The Sun, Earth, and Moon Relationship
Lesson 4 of 11
Objective: SWBAT understand the relationships among the Sun, Earth, and moon.
5e Lesson Plan Model
Many of my science lessons are based upon and taught using the 5E lesson plan model: Engage, Explore, Explain, Elaborate, and Evaluate. This lesson plan model allows me to incorporate a variety of learning opportunities and strategies for students. With multiple learning experiences, students can gain new ideas, demonstrate thinking, draw conclusions, develop critical thinking skills, and interact with peers through discussions and hands-on activities. With each stage in this lesson model, I select strategies that will serve students best for the concepts and content being delivered to them. These strategies were selected for this lesson to facilitate peer discussions, participation in a group activity, reflective learning practices, and accountability for learning.
The Out of This World-A Journey Through Our Solar System unit focuses on students recognizing that Earth is a part of the “solar system” that includes the sun, planets, moons, and stars and is the third planet from the sun. Through models, investigations, graphing, and computer simulations, students learn that Earth revolves around the sun in a year’s time, and rotates on its axis once approximately every 24 hours. They make connections between the rotation of the earth and day/night, and the apparent movement of the sun, moon, and stars across the sky, as well as changes that occur in the observable shape of the moon over a month. The unit wraps up as students learn about the brightness of stars, patterns they create in the sky, and why some stars and constellations can only be seen at certain times of the year.
In this lesson, The Sun, Earth, and Moon Relationship, I begin with an animated diagram and ask students to generate 5 questions and 5 inferences about it. They pair-share-square and discuss the inferences and questions. Then I introduce and pre-teach vocabulary terms related to the motion of the planets and moon. I do this to help students develop their academic language for further investigations on the their movement and motion. Once we identify key words essential to developing an understanding, I have students read a science fiction comic about different perceptions of the Sun's, Earth's, and Moon's placement and movement in space. After reading, students analyze three claims made within the comic story. They select one claim and then create an orrery model and use it to construct an evidence based explanation to support their claim. Their explanation is collected and used as a formative assessment.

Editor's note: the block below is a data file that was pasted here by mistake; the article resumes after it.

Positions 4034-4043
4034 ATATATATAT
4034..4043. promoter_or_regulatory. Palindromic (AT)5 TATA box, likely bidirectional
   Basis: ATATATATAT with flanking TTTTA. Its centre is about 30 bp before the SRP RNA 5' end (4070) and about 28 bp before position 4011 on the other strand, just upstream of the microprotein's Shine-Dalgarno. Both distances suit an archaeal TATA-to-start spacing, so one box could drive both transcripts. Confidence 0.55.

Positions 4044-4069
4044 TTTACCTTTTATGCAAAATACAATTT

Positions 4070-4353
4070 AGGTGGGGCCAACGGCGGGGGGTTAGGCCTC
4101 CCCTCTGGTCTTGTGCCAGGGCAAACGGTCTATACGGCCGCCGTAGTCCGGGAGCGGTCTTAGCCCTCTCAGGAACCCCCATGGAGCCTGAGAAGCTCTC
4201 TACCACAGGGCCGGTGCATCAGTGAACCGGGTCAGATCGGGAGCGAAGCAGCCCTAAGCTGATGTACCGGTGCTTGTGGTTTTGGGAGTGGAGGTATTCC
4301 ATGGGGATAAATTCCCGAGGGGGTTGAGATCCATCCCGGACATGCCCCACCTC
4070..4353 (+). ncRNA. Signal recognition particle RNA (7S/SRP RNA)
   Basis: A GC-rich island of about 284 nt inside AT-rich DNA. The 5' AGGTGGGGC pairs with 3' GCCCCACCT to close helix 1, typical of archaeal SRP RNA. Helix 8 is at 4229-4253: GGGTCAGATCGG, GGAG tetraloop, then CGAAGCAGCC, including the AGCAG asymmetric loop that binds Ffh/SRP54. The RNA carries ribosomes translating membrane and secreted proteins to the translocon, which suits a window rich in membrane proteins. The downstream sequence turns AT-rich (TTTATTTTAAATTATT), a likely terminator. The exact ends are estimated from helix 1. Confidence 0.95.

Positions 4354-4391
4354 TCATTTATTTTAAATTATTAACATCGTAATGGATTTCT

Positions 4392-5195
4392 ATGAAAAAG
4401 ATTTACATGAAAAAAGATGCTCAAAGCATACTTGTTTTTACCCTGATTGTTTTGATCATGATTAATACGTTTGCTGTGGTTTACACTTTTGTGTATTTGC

Next Generation Science Standards
This lesson will address and support future lessons on the following NGSS Standard(s):
- 5-ESS1-1: Support an argument that the apparent brightness of the sun and stars is due to their relative distances from Earth.
- 5-ESS1-2: Represent data in graphical displays to reveal patterns of daily changes in length and direction of shadows, day and night, and the seasonal appearance of some stars in the night sky.
- 5-PS2.1: Support an argument that the gravitational force exerted by Earth on objects is directed down.
Students are engaged in the following scientific and engineering practices
2.) Developing and Using Models: Student create an orrery model of the Sun, Earth, and Moon. They use it to write an evidence based explanation about each one's movement in relation to one another.
The The Sun, Earth, and Moon lesson will correlate to other interdisciplinary areas. These Crosscutting Concepts include:
4.) Systems and Models: Students use an orrery model to represent the relationship between the Sun, Earth, and moon and make a claim about the position and movement of each one.
Disciplinary Core Ideas within this lesson include:
ESS1.A: The Universe and its Stars
ESS1.B: Earth and the Solar System
Classroom Management Considerations
Importance of Modeling to Develop Student
Responsibility, Accountability, and Independence